Twins Turn Tragedy into Triumph
Twins Turn Tragedy into Triumph
MOUNT OLIVE- Twins Calton and Colby Warren have overcome many obstacles in their young lives including the divorce of their parents, aggression, illness, and death. Despite the hardships, and maybe even because of them, the twins have become stronger, more confident individuals with a common goal to better themselves. The first step in their plan is obtaining a college education, and they are pursuing that dream together at the University of Mount Olive.
Calton and Colby were in elementary school when their parents divorced. It was hard on the entire family and each person had their own way of dealing with the situation. In the end, the twins were separated. Colby remained with his mother in Fayetteville while Calton moved in with his dad in Dunn. It was the first time the twins had been apart and it was a difficult transition, but they persevered.
By the time the boys reached high school, the twins had adjusted to life apart. Then illness struck. Colby was diagnosed with scoliosis.
“I had two major curves in my back,” Colby said. “My top curve curved at 50 degrees and so did my bottom curve. I later had spinal fusion surgery, and now I have two and a half metal rods added to my spine.”
Although the scoliosis limited Colby’s mobility, he made the best of his situation and involved himself in numerous activities. He joined clubs such as the National Technical Honor Society, FFA, CTE Honors Society, Foreign Language League, Student Government Association, and he served on the Junior Fair Board and as a freshmen mentor.
Calton on the other hand immersed himself in sports. He joined the football team and played as a receiver, tight end, defensive end, and right guard and joined the basketball team as a small forward and power forward. During his senior year, Calton succeeded athletically and became an all-conference and tri-county award winner in football.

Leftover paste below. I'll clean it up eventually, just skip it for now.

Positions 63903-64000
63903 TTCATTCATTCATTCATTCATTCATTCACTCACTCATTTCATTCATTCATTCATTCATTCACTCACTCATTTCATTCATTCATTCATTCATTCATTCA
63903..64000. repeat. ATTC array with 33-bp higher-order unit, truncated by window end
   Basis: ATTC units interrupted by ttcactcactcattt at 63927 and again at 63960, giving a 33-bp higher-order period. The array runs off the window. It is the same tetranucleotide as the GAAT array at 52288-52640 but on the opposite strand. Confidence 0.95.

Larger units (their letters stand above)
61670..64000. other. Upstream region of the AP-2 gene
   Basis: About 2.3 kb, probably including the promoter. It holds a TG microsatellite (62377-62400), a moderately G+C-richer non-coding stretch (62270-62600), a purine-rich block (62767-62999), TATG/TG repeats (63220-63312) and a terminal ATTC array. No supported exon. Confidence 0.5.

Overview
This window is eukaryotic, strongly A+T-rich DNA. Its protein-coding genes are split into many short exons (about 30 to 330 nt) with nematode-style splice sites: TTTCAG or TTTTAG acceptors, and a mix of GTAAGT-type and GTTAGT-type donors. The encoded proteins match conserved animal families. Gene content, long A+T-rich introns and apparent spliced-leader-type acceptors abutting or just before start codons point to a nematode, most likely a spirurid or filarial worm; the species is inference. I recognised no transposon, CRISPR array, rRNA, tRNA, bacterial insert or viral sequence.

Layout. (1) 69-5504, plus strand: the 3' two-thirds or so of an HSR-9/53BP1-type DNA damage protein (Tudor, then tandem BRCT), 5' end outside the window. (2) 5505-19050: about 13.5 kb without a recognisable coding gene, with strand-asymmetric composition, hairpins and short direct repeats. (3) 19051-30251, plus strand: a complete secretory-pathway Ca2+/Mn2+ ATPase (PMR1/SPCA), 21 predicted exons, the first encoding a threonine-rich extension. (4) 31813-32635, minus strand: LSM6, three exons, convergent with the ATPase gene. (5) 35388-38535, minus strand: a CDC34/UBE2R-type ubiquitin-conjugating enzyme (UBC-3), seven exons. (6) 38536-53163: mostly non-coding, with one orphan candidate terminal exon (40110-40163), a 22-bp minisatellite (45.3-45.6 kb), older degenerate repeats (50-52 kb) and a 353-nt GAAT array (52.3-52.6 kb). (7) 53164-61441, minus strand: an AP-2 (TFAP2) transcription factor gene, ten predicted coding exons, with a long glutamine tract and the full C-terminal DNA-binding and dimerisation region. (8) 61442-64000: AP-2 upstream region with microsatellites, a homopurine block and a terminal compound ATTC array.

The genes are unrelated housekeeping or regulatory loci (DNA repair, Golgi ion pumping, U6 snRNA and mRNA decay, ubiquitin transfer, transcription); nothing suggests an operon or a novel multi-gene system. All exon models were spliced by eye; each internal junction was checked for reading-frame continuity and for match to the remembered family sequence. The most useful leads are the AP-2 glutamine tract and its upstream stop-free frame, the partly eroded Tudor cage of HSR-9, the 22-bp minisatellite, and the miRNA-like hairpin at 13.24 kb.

Then on July 19, 2012, disaster struck once again for the Warren family, when Colby and Calton’s father passed away during their junior year of high school.
“When our dad died, I needed Colby more than ever,” Calton said. “People don’t understand that twins are more than just brothers. My brother understood my pain and was the support I needed to overcome the heartbreak of losing our father. As bad as the situation was, it brought our entire family closer together. It gave Colby and me the push to become closer than ever, and our family encouraged one another to focus on the positives and to keep pursuing our goals of finishing high school and going to college.”
The twins continued their senior year of high school at their separate schools and decided to apply to college together in the fall of 2013. As the boys applied to colleges, they decided to honor their dad’s memory by enrolling at his alma mater – the University of Mount Olive. They began their freshmen year in the fall of 2014, and after five years apart, they are once again sharing a room; this time in Grantham Residence Hall.
“It’s almost as if everything just fell right back into place. I’m the neat freak and have to make sure that everything is cleaned just right, which drives Calton a little crazy. I even have to make his bed sometimes,” Colby said with a smile. “We have sibling arguments, but we instantly forgive each other. I couldn’t imagine living with anyone else and sharing my college experience with anyone else. ‘Womb-mates to roommates’ is our motto.”